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U.S. Defends Anti-Missile System

November 5, 1999

WASHINGTON (AP) _ The Clinton administration today sought to reassure Russia, China and other critics of missile defense that an anti-missile system to protect the United States and its allies would not undermine global security.

Walter Slocombe, the undersecretary of defense, said President Clinton would make a decision ``next summer at the earliest″ whether to order the deployment of a limited national missile defense. By then the administration hopes to win Russia’s agreement to modify the 1972 Anti-Ballistic Missile treaty, which prohibits the kind of defensive system the Pentagon is proposing at a cost of about $11 billion.

Russia has steadfastly refused to negotiate changes to the ABM treaty, arguing that amendments that would accommodate the proposed U.S. national missile defense system would ruin the treaty and undermine global security. China, which has a smaller nuclear force than Russia, also opposes the U.S. plan.

``If they persist absolutely in that position, then the United States ... will have to face a very difficult question, which is whether to withdraw from the treaty,″ Slocombe said in remarks at the Center for Strategic and International Studies. He said the Clinton administration would prefer to preserve the ABM pact but will not let Russian objections stand in the way of U.S. national security needs.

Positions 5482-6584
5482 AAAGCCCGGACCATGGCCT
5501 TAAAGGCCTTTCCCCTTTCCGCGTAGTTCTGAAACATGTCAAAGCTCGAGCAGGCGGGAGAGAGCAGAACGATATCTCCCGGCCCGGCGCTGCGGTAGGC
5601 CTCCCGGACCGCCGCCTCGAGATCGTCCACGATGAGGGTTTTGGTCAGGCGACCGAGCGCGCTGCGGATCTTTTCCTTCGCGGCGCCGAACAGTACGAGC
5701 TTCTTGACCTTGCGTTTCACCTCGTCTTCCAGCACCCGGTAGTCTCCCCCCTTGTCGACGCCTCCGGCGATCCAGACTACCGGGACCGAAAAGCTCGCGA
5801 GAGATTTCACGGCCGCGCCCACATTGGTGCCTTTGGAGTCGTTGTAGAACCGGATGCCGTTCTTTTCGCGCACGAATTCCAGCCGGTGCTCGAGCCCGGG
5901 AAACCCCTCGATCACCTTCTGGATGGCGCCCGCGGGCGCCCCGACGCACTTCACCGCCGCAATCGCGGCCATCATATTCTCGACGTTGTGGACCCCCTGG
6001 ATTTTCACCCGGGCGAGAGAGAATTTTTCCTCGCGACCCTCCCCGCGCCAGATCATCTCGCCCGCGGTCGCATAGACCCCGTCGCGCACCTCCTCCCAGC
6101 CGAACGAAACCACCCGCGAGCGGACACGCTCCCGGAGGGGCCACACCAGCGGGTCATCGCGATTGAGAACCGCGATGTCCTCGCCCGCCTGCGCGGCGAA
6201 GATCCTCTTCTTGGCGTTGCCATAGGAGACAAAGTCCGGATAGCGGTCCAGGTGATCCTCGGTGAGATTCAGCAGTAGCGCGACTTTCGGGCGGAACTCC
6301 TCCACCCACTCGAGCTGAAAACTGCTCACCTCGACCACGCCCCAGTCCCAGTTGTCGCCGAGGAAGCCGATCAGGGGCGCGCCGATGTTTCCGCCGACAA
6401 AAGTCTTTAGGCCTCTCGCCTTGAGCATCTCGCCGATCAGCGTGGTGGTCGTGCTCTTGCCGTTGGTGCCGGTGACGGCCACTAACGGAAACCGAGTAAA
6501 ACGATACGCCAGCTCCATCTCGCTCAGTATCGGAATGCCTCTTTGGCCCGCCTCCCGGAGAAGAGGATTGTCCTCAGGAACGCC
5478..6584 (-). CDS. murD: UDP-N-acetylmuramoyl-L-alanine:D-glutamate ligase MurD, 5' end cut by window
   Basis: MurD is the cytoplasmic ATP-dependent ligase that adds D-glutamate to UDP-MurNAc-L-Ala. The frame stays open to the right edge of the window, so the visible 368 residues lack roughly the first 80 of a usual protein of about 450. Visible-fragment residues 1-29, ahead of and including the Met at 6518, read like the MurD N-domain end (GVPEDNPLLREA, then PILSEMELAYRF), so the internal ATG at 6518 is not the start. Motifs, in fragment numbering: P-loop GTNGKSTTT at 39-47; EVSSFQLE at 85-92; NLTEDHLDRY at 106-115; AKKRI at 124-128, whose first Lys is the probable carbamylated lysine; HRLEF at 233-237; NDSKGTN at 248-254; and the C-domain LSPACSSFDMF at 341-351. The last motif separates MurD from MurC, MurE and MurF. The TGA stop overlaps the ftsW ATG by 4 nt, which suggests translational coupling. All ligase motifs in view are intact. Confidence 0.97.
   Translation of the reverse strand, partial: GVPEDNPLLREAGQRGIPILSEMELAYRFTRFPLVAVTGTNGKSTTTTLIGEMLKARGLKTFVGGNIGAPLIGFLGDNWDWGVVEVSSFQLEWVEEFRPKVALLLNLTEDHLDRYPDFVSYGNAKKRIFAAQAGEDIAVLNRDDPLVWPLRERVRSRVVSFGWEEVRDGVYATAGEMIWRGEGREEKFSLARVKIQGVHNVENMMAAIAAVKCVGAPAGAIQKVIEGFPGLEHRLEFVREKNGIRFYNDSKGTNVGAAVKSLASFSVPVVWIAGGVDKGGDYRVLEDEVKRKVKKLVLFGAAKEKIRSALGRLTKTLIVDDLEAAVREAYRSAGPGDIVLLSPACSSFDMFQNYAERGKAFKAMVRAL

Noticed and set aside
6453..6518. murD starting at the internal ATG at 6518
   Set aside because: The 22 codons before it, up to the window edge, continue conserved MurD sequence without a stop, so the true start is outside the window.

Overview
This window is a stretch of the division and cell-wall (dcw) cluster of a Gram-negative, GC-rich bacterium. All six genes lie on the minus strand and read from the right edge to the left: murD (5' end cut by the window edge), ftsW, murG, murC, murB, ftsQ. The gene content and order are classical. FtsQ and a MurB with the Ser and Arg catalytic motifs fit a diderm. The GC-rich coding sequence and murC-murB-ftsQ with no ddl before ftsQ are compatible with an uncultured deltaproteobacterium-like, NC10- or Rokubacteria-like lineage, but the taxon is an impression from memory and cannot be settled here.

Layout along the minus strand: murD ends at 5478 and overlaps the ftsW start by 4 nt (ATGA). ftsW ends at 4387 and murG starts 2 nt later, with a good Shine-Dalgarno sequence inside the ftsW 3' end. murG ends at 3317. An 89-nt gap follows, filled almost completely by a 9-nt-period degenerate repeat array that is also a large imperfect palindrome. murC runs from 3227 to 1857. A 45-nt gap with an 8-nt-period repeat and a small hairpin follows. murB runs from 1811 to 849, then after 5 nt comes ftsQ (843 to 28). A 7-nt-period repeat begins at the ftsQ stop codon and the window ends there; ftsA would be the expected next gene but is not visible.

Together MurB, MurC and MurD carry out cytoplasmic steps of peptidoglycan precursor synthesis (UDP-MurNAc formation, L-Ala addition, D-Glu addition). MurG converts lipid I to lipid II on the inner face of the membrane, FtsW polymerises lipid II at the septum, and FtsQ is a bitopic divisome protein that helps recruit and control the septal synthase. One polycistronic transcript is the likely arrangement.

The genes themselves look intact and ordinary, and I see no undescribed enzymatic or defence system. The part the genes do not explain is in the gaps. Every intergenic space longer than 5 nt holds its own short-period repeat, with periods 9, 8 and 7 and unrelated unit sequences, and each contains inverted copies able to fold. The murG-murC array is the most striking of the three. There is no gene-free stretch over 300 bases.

He also suggested that Russia would be undermining its own security by refusing to amend the ABM treaty.

``It is not at all clear to me ... that Russia would gain anything from the destruction of the arms control framework,″ Slocombe said. At another point he said, ``The consequences would be difficult for Russia.″

Slocombe’s audience included numerous foreign diplomats, including representatives from Russia, China, India, Pakistan, Japan, Korea and several European countries.

The Clinton administration, with the support of Congress, argues that a defensive system is needed to protect all 50 states against a limited attack with ballistic missiles from a ``rogue state″ such as North Korea or Iran, which do not have the full-scale nuclear arsenals of Russia or China.

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